BLTC Press Titles

available for Kindle at

The Characters of Theophrastus


The Count of Monte Cristo

Alexandre Dumas

The Secret Doctrine, Volume I Cosmogenesis

H. P. Blavatsky

Through the Looking Glass

Lewis Carroll

A revision of the Treaty

by John Maynard Keynes


Of London

I. The Execution of the Treaty and the Plebiscites

The Treaty of Versailles was ratified on January 10,1920, and except in the plebiscite areas its territorial provisions came into force on that date. The Slesvig plebiscite (February and March, 1920) awarded the north to DenniarX,ap.,d,the south to Germany, in each case by a decisive majority. The East Prussian plebiscite (July, 1920) showed an overwhelming vote for Germany. The Upper Silesian plebiscite (March, 1921) yielded a majority of nearly two to one in favor of Germany for the province as a whole,1 but a majority for Poland in certain areas of the south and east. On the basis of this vote, and having regard to the industrial unity of certain disputed areas, the principal Allies, with the exception of France, were of opinion that, apart from the southeastern districts of Pless and Rybnik which, although they contain undeveloped coalfields of great importance, are at present agricultural in character, nearly the whole of the province should be assigned to Germany. Owing to the inability of France to accept this solution, the whole problem was referred to the League of Nations for final arbitration. This body bisected the industrial area in the interests of racial or nationalistic justice; and introduced at the same time, in the endeavor to avoid the consequences of this bisection, complicated economic provisions of doubtful efficiency in the interests of material prosperity. They limited these provisions to fifteen years, trusting perhaps that something will have occurred to revise their decision before the end of that time. Broadly speaking, the frontier has been drawn, entirely irrespective of economic considerations, so as to include as large as possible a proportion of German voters on one side of it and Polish voters on the other (although to achieve this result it has been thought necessary to assign two almost purely German towns, Kattowitz and Konigshutte, to Poland). From this limited point of view the work may have been done fairly. But the Treaty had directed that economic and geographical considerations should be taken into account also.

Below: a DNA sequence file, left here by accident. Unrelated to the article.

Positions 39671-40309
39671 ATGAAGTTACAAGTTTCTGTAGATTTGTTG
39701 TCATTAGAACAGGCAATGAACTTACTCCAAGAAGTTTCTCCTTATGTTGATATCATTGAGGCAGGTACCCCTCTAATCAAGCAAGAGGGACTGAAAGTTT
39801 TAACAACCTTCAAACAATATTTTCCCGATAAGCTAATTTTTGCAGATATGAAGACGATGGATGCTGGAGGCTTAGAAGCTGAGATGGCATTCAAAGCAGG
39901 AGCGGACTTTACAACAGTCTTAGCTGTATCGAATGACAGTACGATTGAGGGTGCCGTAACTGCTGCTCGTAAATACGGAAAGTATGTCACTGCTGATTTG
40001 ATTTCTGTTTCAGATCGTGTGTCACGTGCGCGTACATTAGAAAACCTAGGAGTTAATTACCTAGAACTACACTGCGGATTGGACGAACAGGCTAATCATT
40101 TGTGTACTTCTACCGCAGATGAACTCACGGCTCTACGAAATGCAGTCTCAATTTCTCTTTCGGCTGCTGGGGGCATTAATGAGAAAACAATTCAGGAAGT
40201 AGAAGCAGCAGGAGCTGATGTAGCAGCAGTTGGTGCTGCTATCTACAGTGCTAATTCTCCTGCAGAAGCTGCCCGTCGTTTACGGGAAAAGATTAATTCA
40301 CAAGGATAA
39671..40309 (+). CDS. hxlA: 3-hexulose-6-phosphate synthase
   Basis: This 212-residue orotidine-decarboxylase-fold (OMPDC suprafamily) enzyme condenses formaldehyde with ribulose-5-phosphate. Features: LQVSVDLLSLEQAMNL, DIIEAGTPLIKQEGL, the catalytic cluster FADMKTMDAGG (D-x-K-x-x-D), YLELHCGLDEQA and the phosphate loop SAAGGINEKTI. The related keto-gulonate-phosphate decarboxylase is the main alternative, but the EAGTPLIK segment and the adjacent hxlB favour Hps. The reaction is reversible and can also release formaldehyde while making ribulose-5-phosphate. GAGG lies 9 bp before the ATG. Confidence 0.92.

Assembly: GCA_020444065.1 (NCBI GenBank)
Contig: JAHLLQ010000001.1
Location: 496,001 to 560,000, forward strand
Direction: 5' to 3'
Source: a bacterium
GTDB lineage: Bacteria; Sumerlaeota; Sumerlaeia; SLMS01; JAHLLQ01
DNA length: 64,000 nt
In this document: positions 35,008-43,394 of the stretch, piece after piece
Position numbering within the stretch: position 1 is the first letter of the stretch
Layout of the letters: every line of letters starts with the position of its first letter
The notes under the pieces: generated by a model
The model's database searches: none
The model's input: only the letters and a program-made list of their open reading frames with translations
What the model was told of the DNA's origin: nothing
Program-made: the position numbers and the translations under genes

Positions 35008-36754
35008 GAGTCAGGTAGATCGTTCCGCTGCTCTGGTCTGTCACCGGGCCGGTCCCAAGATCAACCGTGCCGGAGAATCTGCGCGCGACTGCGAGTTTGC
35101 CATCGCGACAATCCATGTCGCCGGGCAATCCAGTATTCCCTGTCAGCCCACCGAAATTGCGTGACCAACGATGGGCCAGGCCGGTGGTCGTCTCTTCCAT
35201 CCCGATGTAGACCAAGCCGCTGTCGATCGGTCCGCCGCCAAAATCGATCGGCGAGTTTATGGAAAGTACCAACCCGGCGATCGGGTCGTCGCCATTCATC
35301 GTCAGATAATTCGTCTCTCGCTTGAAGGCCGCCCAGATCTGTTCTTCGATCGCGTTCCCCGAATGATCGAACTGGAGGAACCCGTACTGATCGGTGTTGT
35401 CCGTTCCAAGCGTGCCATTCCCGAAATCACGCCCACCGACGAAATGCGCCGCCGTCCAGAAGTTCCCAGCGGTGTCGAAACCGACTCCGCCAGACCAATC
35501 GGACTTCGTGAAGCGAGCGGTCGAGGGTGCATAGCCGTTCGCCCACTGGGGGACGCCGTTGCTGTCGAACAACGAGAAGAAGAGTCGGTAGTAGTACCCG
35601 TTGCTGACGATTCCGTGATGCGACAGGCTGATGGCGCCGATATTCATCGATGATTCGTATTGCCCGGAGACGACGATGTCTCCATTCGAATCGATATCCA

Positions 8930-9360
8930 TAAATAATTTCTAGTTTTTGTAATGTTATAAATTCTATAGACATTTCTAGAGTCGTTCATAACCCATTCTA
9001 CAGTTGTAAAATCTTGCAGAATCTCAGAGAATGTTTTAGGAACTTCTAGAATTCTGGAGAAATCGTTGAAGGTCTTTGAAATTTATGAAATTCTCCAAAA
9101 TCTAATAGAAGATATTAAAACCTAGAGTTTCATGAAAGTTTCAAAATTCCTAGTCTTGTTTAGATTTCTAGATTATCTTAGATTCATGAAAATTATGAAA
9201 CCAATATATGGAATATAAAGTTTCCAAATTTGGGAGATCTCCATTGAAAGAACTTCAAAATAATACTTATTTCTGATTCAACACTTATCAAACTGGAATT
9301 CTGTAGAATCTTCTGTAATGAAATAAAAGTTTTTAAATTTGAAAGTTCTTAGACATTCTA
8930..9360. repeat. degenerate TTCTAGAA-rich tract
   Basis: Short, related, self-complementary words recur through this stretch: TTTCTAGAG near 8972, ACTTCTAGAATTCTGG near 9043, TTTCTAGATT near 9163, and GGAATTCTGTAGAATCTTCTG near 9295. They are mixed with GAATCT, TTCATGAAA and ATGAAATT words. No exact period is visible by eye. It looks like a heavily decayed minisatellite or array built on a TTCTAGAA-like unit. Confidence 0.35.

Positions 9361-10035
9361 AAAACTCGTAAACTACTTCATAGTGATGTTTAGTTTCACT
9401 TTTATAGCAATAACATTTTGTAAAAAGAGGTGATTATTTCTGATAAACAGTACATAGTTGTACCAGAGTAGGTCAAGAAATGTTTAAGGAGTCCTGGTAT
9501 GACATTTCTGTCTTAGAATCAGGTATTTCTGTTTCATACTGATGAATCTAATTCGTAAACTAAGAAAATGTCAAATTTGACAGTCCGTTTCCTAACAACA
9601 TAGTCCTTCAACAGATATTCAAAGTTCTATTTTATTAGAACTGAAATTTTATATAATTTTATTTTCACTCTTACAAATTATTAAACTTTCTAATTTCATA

'More exactly, out of 1,220,000 entitled to vote and 1,186,000 actual voters, 707,000 votes or seven-elevenths were cast for Germany, and 479,000 votes or four-elevenths for Poland. Out of 1522 communes, 844 showed a majority for Germany and 678 for Poland. The Polish voters were mainly rural, as is shown by the fact that in 36 towns Germany polled 267,000 votes against 70,000 for Poland, and in the country 440,000 votes against 409,000 for Poland.

I do not intend to examine in detail the wisdom of this decision. It is believed in Germany that subterranean influence brought to bear by France contributed to the result. I doubt if this was a material factor, except that the officials of the League were naturally anxious, in the interests of the League itself, to produce a solution which would not be a fiasco through the members of the Council of the League failing to agree about it amongst themselves; which inevitably imported a certain bias in favor of a solution acceptable to France. The decision raises, I think, much more fundamental doubts about this method of settling international affairs.

Difficulties do not arise in simple cases. The League of Nations will be called in where there is a conflict between opposed and incommensurable claims. A good decision can only result by impartial, disinterested, very well-informed and authoritative persons taking everything into account. Since International Justice is dealing with vast organic units and not with a multitude of small units of which the individual particularities are best ignored and left to average themselves out, it cannot be the same thing as the cutand-dried lawyer's justice of the municipal court. It will be a dangerous practice, therefore, to entrust the settlement of the ancient conflicts now inherent in the tangled structure of Europe, to elderly gentlemen from South America and the far Asiatic East, who will deem it their duty to extract a strict legal interpretation from the available signed documents,—who will, that is to say, take account of as few things as possible, in an excusable search for a simplicity which is not there. That would only give us more judgments of Solomon with the ass's ears, a Solomon with the bandaged eyes of law, who, when he says "Divide ye the living child in twain," means it.

The Wilsonian dogma, which exalts and dignifies the divisions of race and nationality above the bonds of trade and culture, and guarantees frontiers but not happiness, is deeply embedded in the conception of the League of Nations as at present constituted. It yields us the paradox that the first experiment in international government should exert its influence in the direction of intensifying nationalism.

... from the RetroRead library, using Google Book Search, and download any of the books already converted to Kindle format.

Browse the 100 most recent additions to the RetroRead library

Browse the library alphabetically by title

Make books:

Login or register to convert Google epubs to Kindle ebooks



Lost your password?

Not a member yet? Register here, and convert any Google epub you wish

Powerd by Calibre powered by calibre